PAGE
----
To lower your risk of heart disease and stroke, you need to get out and meet people. Loneliness and social isolation were linked to an increase in both conditions, according to a review of studies published online April 18, 2016, by the journal Heart.
Researchers examined 23 studies that involved 181,000 adults. Among this group, 4,628 heart-related events—such as heart attacks, angina attacks, or even death—and approximately 3,000 strokes were recorded. The data showed that loneliness, social isolation, or both were associated with a 29% increased risk of heart attack and 32% greater risk of stroke. The risk was similar to that of light smoking or obesity, according to the researchers.
Loneliness has already been linked to weaker immune systems and high blood pressure, according to lead researcher Dr. Nicole Valtorta of the University of York in the United Kingdom. While this was an observational study, she says the findings suggest that having a stronger social network is beneficial for your well-being and health, and that maintaining existing relationships and forging new friendships could be an effective form of disease prevention.
Efforts are underway to address the “epidemic of loneliness and isolation” affecting the country, as recently addressed by the U.S. Surgeon General Dr. Vivek Murthy who is laying out a “National Strategy to Advance Social Connection” initiative.
Virginia Tech neuroscientist Georgia Hodes says that reports of depression and anxiety are up at least 3-fold since the start of the COVID epidemic. “While loneliness and isolation are likely contributors, the COVID infection itself triggers a depressive episode in approximately 20 percent of people. Understanding how infection impacts mood may help us find new ways to treat individuals that do not fully respond to current antidepressants.”
According to the Center for Disease Control and Prevention, social isolation and loneliness have been linked to increased risk for heart disease and stroke, type 2 diabetes, depression and anxiety, suicidality and self-harm, dementia, and earlier death.
Hodes’ research explores biomarkers and treatments for depression that target the body’s immune response system. For studies linking loneliness and isolation to effects on the brain, she points to one study that showed “people who reported they were lonely but were otherwise healthy adults had greater pro-inflammatory immune responses to acute stress and immune activation. The data suggests that loneliness is priming the immune system to react more strongly to stress.”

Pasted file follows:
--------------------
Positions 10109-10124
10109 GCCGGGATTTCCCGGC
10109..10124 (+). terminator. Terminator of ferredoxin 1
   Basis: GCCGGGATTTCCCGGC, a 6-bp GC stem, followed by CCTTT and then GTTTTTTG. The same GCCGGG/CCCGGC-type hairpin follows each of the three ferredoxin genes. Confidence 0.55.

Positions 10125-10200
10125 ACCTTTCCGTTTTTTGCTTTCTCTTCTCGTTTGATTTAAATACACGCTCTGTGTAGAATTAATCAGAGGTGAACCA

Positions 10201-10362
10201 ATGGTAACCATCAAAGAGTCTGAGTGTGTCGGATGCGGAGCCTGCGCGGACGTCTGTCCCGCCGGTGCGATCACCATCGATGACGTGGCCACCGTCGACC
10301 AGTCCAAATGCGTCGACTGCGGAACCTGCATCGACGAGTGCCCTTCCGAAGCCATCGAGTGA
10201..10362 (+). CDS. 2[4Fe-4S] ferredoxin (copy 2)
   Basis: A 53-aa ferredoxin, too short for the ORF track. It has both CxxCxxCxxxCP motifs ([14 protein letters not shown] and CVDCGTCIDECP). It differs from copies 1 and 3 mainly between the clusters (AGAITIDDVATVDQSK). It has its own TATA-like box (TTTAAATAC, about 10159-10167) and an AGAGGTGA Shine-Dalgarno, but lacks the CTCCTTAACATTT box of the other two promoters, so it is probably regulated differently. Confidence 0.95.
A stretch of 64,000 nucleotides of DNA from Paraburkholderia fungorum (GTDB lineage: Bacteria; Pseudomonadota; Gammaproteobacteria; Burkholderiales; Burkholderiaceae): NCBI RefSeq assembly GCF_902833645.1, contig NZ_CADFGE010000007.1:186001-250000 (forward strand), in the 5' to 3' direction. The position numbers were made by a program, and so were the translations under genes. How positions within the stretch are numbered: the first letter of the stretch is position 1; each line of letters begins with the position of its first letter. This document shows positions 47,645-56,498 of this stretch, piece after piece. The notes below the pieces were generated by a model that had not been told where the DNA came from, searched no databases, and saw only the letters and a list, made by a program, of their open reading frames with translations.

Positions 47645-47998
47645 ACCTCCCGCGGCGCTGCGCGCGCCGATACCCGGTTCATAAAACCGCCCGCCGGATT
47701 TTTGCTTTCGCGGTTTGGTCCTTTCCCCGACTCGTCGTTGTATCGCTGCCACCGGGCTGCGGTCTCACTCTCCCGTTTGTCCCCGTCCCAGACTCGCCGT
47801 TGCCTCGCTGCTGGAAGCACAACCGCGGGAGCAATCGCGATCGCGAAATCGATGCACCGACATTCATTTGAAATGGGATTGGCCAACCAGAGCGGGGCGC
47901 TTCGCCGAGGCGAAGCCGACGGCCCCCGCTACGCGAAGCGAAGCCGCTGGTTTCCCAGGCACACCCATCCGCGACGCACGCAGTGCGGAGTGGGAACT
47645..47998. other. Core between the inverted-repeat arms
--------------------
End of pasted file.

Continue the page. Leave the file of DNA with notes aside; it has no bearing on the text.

Hodes says that most studies on loneliness in humans have been done in older adults. She points to a recent study by Isabelle F. van der Velpen et al, that used MRI images from the Rotterdam study to examine the relationship between loneliness and brain matter volume. “At baseline higher loneliness scores were associated with decreased white matter volume. Perceived social support correlated positively with total brain and grey matter volume. In general, though there is little on perceived loneliness and specific changes in brain structures in humans.”
“One of the most replicated findings is perceived loneliness in humans is related to higher levels of the cytokine IL-6 in the periphery. Previously, in mice we reported that altering IL-6 produced in the periphery by the white blood cells could induce or block the effects of stress on social behavior” says Hodes. “This is a protein that has increased levels when someone is sick. The human data suggest that loneliness is putting people into a constant state of low-grade inflammation which may then promote social withdrawal, depression and/or anxiety.”
In a study conducted in the lab as well as during the COVID-19 lockdowns, participants reported higher levels of tiredness after eight hours of social isolation. The results suggest that low energy may be a basic human response to a lack of social contact. The study conducted at the University of Vienna and published in Psychological Science also showed that this response was affected by social personality traits of the participants.
If we do not eat for an extended period, a series of biological processes ensue that create a craving sensation we recognize as hunger. As a social species, we also need other people to survive. Evidence shows that a lack of social contact induces a craving response in our brains comparable to hunger, which motivates us to reconnect. The related “social homeostasis” hypothesis suggests that there is a dedicated homeostatic system that autonomously regulates our need for social contact. However, we know very little about the psychological responses to social isolation. Moreover, we do not know how these findings translate to the social isolation we experience in our daily lives, including the unique context of the COVID-19 lockdowns.